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Lotusphere: Attendees hope Lotus doesn't repeat mistakes with ND6

Attendees at Lotusphere say they are reluctant to move to Notes/Domino 6, even though Lotus says the new product offers a much lower total cost of ownership and new features for developers. Though few will move to it right away, users are optimistic that Lotus won't repeat the mistakes it made when it rolled out Notes/Domino 5.

The complimentary muffins Lotusphere attendees are eating this week may be part of IBM's effort to soften them up for some big changes. As the company creates more ties between Lotus Domino and WebSphere, it is also trying to entice its customers to migrate to Notes/Domino 6.

The latest version of Lotus' collaboration platform promises cost-saving as well as productivity-boosting network data compression and spam-filtering features. Notes/Domino 6 has important updates for developers, and the platform should eventually be able to take advantage of features found in DB2.

Developers using Domino Designer 6 are able to manage JavaScript Libraries as part of the list of script libraries, which are shared resources that can be managed centrally across multiple databases. And Designer 6 offers developers an improved events model that reduces the amount of recoding they'll have to do for Notes and the Web.

Despite these advantages, Notes/Domino 6 is just 3 months old, and few IBM customers are eager to risk implementing a brand new product. Many are still reeling from the wrenching upgrade to Notes/Domino 5.

"With all of its incremental upgrades, Domino 5 was complete mess," said David Greer, system administrator at Dallas-based Dean Foods Co., which produces dairy products and other beverages under the Verifine, Borden and Land O' Lakes labels.

Dean Foods, however, remains a committed Domino shop, preparing for an eventual upgrade to Notes/Domino 6. "We have renewed our licenses specifically for that purpose," Greer said. "But I need to hear first from other people that R6 won't be a repeat of R5."

Dean Foods is not the only Lotus customer taking a wait-and-see approach toward Notes/Domino 6.

"I can't see going to Domino 6 for another year," said Adair Alexander, system administrator at Minneapolis, Minn.-based Accenture, known formerly as Andersen Consulting.

Accenture waited a year after the release of R5 to upgrade from R4, while other companies slogged through a seemingly endless string of bugs and fixes. "With over 450 servers and 70,000 seats, we have to ask ourselves if we can justify the expense," Alexander said.

Yet IBM is trying to convince Accenture and others to view Notes/Domino 6 as a cost-cutting tool for tough economic times. The company recently teamed with Ferris Research on a report that illustrated how migrating from Domino 5 to Domino 6 can reduce an organization's TCO by as much as $3.60 per user each month, a reduction of about 16%.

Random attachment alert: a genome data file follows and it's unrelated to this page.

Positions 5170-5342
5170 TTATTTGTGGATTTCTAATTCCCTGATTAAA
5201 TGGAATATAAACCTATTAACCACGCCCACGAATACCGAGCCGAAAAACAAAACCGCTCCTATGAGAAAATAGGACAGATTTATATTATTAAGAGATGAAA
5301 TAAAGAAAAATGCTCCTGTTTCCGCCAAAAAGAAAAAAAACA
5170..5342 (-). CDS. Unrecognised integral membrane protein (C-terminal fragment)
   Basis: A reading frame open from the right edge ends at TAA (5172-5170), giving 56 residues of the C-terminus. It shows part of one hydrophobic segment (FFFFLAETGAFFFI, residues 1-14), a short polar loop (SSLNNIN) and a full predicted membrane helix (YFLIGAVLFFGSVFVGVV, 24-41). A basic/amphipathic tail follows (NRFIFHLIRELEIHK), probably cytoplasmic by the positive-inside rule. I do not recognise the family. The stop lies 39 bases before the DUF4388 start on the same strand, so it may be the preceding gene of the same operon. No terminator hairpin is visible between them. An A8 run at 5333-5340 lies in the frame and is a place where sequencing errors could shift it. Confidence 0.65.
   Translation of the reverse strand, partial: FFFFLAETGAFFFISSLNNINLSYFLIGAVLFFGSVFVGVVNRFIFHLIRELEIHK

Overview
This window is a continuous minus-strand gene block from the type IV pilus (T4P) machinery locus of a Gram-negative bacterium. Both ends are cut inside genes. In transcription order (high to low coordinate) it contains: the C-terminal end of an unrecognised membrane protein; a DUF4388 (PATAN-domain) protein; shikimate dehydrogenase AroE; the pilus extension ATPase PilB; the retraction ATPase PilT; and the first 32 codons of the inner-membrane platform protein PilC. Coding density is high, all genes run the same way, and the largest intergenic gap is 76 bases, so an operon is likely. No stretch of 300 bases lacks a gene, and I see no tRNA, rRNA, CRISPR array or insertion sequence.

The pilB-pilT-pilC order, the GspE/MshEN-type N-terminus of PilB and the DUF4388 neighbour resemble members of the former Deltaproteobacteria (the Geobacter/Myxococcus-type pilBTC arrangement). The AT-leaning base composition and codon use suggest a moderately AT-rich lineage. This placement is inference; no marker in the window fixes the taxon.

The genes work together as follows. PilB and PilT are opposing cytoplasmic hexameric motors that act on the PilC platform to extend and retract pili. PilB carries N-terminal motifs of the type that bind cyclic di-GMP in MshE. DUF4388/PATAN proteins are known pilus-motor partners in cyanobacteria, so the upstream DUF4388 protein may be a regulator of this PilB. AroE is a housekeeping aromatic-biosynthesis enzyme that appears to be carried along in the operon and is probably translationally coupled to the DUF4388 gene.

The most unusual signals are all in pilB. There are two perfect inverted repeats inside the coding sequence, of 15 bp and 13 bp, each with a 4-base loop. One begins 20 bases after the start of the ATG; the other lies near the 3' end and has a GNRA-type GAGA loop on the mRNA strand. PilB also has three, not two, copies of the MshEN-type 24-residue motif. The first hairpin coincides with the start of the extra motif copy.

IBM is also trotting out the names of some recent Notes/Domino 6 migrators, including Kaiser Permanente and Countrywide Financial Corp. Although the company is citing big customer names, it is not giving out any precise numbers. Instead, IBM is calling its Notes/Domino 6 deployment figures "significant."

But any claims that substantial numbers of R4 and R5 customers are migrating to version 6 "should be viewed skeptically, especially given the current business climate," said Meta Group analyst Mike Gotta. Migration costs will impact any TCO reductions that IBM is claiming, he said.

However, IBM is sharing some feedback it received from its early customers who deployed beta versions of Domino 6 in a production environment. Those early adopters of Notes/Domino 6 "reported a 20% reduction in spam," said Paul Raymond, a development relations manager for the Lotus product introduction team at IBM.

Dean Foods' Greer said he likes what he has heard this week about the stability of Notes/Domino 6 from early adopters. "I'm also encouraged by what IBM is telling me about its reliability," he said. "I just hope it's true."

And the word on the street is that Notes/Domino 6 is a solid performer, "which it had better be," said Gartner Inc. analyst Simon Hayward. "Domino 6 is not the major update that Domino 5 was, so one would hope that it is relatively clean," he said.

Notes/Domino 6 also permits administrators to subscribe to multiple DNS blacklists and to established server-based rules for Notes clients, two features not available in Notes 4 and 5.

LZ1 compression for file attachments also helped reduce server-to-server network bandwidth up to 40%, when both servers are running Domino 6, Raymond said. Domino 6 also cut bandwidth between servers and clients by an average of 30%.

System admins attending Lotusphere, meanwhile, said that they have been experimenting with beta and trial releases of Notes/Domino 6. "We've already started gathering results and reactions to Domino 6 from our usual group of test subjects," said Accenture's Alexander.

Mark Baard is a freelance writer based in Milton, Mass.


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